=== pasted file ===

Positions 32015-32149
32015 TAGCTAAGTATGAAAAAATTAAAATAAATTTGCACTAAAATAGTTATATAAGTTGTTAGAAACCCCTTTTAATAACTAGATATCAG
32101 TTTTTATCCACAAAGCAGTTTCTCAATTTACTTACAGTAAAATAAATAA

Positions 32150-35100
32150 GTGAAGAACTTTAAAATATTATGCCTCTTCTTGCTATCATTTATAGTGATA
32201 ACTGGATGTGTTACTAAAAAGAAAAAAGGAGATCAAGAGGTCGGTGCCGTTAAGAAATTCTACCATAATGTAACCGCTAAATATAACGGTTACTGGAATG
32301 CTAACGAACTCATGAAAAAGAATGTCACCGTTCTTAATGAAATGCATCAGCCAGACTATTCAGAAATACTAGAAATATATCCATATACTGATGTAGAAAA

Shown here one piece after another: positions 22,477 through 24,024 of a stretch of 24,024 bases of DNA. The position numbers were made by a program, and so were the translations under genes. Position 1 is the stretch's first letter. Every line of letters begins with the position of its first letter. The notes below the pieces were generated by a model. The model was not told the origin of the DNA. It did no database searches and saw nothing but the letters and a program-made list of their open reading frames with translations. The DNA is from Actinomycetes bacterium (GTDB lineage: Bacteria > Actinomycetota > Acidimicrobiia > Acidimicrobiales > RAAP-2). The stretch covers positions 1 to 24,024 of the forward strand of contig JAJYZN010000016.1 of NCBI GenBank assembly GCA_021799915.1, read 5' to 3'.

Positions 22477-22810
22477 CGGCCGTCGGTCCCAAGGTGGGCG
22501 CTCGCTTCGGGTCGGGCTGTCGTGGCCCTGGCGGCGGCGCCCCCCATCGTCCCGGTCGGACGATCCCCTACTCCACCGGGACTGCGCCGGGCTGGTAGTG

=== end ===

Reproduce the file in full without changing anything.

Positions 32015-32149
32015 TAGCTAAGTATGAAAAAATTAAAATAAATTTGCACTAAAATAGTTATATAAGTTGTTAGAAACCCCTTTTAATAACTAGATATCAG
32101 TTTTTATCCACAAAGCAGTTTCTCAATTTACTTACAGTAAAATAAATAA

Positions 32150-35100
32150 GTGAAGAACTTTAAAATATTATGCCTCTTCTTGCTATCATTTATAGTGATA
32201 ACTGGATGTGTTACTAAAAAGAAAAAAGGAGATCAAGAGGTCGGTGCCGTTAAGAAATTCTACCATAATGTAACCGCTAAATATAACGGTTACTGGAATG
32301 CTAACGAACTCATGAAAAAGAATGTCACCGTTCTTAATGAAATGCATCAGCCAGACTATTCAGAAATACTAGAAATATATCCATATACTGATGTAGAAAA

Shown here one piece after another: positions 22,477 through 24,024 of a stretch of 24,024 bases of DNA. The position numbers were made by a program, and so were the translations under genes. Position 1 is the stretch's first letter. Every line of letters begins with the position of its first letter. The notes below the pieces were generated by a model. The model was not told the origin of the DNA. It did no database searches and saw nothing but the letters and a program-made list of their open reading frames with translations. The DNA is from Actinomycetes bacterium (GTDB lineage: Bacteria > Actinomycetota > Acidimicrobiia > Acidimicrobiales > RAAP-2). The stretch covers positions 1 to 24,024 of the forward strand of contig JAJYZN010000016.1 of NCBI GenBank assembly GCA_021799915.1, read 5' to 3'.

Positions 22477-22810
22477 CGGCCGTCGGTCCCAAGGTGGGCG
22501 CTCGCTTCGGGTCGGGCTGTCGTGGCCCTGGCGGCGGCGCCCCCCATCGTCCCGGTCGGACGATCCCCTACTCCACCGGGACTGCGCCGGGCTGGTAGTG